This month’s featured poet is: Robert Hayes
Robert S. Hayes is a member of the Canadian Federation of Poets
member and Edcuation Director for the CFP.
I belonged to Canadian Authors Association Manitoba
Branch, and was Acting President. I also had membership in
the Manitoba Writer’s Guild. I went to many writer’s conferences and gained
a great deal from many professional writers. It was at one of the writer’s
conferences in Winnipeg, that I met my third (and, as she says, “My final”)
wife. We have a lovely nine-year old daughter.
“The Tree of Life,
Shepherdia Canadensia, perhaps…
It entwines you;
Its branches seek the air;
Breath from lungs outside itself
Forming woody bronchia
Overseeing fields of life:
Vast canvases as far as the I can see;
And witness only, anticipated prospects
of human potential;
To listen to the sound only the prairies
Mixtures of winds, dust, fly away seed
This is the first part of a poem from a
collection of poems called “Prairies Songs”. They come from my fascination with
the prairies, having moved here some years ago from London England, where I was
My earliest recollection is climbing
through shells of bombed out homes, and the smell of the decaying absence of
life. My father was a sailor, my mother, a factory worker. My brother and I
watched London go by outside of the local pub Friday nights, while mum and dad
found their nirvana and fellowship with other imbibers. Our staple for the
evening was a bottle of Tizer and bags of crisps with a little blue bag of salt
as we waited outside. Sometimes, the fish monger stall appeared under the gas
light, then dad or mum would stagger out to buy us a bag full of whelks, or
jellied eels or piping hot chestnuts.
I had a very difficult time learning and
dealing with school. As a child, I never saw the point of going to school just
to be bullied by teachers and harassed by other kids. The fight for self-
preservation came in retreat and seclusion. In my isolation, a teacher
recognized a talent in me to draw and paint. Soon, I began to feel better about
going to school to venture into the figures, landscapes and expressions of my
own invention. When we moved out of London, things changed in many ways.
School became more meaningful. I loved the team playing aspect, and when
opportunity came to play basketball, soccer, cricket and rugby, I was in there
like the proverbial “dirty shirt”. But, I was a loner at heart, and when it
came to athletics, I chose discus throwing and became school champion.
After Secondary School I wandered from
job to job and managed to get a position as a “general dog’s body” at a local
brewery. There I met a maintenance engineer, who kind of took me under his
wing, pointed me in the direction to starting an apprenticeship. It was a
five-year stint, which, at that time, seemed an eternity. I was so green, I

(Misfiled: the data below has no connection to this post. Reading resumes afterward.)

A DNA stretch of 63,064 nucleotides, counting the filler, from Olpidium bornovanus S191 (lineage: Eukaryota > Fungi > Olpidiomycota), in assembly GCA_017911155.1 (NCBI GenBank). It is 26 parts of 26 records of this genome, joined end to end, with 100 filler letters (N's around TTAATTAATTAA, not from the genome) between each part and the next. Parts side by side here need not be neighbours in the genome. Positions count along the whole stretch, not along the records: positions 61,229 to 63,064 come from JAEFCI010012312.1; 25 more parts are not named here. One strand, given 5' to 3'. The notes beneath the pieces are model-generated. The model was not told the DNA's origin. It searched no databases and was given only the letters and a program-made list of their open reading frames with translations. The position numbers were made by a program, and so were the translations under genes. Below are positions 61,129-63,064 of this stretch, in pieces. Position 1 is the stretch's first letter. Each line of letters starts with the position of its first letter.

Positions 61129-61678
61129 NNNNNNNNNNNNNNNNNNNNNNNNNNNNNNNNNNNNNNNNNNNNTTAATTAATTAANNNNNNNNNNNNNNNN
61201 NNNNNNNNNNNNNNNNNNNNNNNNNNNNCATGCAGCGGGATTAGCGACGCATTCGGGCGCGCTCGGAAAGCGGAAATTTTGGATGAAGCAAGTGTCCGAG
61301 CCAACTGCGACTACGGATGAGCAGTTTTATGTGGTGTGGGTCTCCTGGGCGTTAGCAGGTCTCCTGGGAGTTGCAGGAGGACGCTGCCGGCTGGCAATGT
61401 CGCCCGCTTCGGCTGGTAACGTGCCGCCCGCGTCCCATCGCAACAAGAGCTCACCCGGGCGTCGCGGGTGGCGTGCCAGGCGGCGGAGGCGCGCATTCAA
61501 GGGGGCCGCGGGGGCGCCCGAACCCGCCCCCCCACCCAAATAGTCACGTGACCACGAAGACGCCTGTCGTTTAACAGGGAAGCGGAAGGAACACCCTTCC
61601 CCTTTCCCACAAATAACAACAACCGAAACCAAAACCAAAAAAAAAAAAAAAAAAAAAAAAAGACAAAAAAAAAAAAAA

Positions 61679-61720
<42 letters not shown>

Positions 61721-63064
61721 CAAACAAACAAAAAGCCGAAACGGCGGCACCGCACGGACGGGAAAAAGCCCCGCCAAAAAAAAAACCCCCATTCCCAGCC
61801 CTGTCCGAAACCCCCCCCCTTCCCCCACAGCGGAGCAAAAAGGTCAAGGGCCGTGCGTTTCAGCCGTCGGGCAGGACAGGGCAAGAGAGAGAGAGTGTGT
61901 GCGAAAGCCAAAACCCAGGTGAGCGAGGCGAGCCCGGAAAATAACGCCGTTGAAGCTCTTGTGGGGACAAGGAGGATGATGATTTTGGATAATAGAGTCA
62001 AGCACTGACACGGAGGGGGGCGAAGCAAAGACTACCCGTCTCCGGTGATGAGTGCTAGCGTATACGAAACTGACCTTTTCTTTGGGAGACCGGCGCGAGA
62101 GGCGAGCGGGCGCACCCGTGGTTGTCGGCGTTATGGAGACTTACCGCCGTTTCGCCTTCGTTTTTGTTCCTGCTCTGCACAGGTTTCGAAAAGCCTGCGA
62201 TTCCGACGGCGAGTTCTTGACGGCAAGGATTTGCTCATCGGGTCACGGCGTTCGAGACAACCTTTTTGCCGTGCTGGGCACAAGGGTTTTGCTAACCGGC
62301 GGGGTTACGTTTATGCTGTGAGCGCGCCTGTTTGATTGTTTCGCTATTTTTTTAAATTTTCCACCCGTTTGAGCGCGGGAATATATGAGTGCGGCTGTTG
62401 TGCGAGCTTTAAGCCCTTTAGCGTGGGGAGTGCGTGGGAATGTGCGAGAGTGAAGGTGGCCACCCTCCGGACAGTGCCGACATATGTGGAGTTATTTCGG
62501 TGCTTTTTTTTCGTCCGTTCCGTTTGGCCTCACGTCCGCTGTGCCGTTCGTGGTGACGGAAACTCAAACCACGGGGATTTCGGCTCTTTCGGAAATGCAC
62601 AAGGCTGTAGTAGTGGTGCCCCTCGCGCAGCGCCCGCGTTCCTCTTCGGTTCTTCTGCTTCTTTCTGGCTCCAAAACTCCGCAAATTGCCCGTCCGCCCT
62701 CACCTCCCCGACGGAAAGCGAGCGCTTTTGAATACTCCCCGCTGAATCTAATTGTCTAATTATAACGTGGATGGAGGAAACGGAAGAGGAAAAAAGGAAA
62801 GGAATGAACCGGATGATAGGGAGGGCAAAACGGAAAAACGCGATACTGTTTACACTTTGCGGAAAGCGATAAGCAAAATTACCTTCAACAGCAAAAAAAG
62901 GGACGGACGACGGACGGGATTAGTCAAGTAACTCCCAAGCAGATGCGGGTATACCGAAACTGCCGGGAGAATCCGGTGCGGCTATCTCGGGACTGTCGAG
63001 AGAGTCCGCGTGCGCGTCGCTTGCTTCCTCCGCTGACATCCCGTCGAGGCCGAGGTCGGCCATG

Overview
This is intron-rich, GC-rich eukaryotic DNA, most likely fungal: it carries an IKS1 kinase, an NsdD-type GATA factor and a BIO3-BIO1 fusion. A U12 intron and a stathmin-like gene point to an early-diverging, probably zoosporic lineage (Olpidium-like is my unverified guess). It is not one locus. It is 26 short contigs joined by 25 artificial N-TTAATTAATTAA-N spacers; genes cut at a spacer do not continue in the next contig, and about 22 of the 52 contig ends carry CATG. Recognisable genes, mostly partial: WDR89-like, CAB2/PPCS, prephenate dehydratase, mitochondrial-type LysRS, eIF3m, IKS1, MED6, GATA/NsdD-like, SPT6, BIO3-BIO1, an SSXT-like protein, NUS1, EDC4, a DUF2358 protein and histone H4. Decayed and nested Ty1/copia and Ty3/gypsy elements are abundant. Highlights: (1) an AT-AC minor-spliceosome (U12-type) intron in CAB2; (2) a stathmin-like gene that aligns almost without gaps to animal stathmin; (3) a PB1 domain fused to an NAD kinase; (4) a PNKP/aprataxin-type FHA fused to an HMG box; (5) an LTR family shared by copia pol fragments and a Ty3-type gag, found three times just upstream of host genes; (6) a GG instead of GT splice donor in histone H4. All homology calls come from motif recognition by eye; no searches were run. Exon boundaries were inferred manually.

think I was emerald. During that five-years I went to school for six-months out
of each year, and worked in different departments the rest of the time. I
graduated with honours in mathematics and engineering.
But it was not until I immigrated that I
found, to my angst, that I liked writing. I fell into a teaching career in
mathematics and science at a Winnipeg College. During that time, I wrote text
books on mathematics, got published, but always had a drive from my heart to
write poetry and short stories. I was published in the now defunct Winnipeg
Tribune, went back to England and married my college sweetheart. I took her
back to my life in Winnipeg, which turned out to be a disastrous move. Three
years after our daughter was born, the marriage was annulled and they went back
to England. I wrote a lot in those trying times. College life and writing
scripted into an extraordinary life of learning and studying. I met my second
wife – a teacher and we had a daughter. Life was good. So, I decided to go out
and save the world. I started by organizing a group to form a home for eight
mentally challenged adults. I was up to my armpits with committee meetings,
government funding efforts, house designs and city ordnances. These, along with
family life, teaching, and taking courses took their toll. The results were
swift and painful. My second marriage collapsed, with devastating repercussions
for all concerned.
The initial committee for the group home
dwindled to two people. It was then we had a miraculous breakthrough, got the
home; got the clients and got the home up and running with the help of many
believers in the cause. Personal misfortune, however, left me empty and plagued
with migraines. I left the group home volunteer business after ten years of
playing the white knight. I bled for some time, bandaging the wounds with prose
and poetry. I would limp onto pages with my soul hanging out. Eventually I
began to realize that diehards are enlisted in Canada’s Worst Idol Program, and
stemmed the blood tide with tourniquets of creativity.
I am a grandfather with
five beautiful grandchildren. My life is being resolved on a daily basis.
I am steadied by my wife who is a writer, artist and resourceful homemaker.
My daughter loves to write and paint. My transformation is not complete,
but the startling thing is I am work in progress.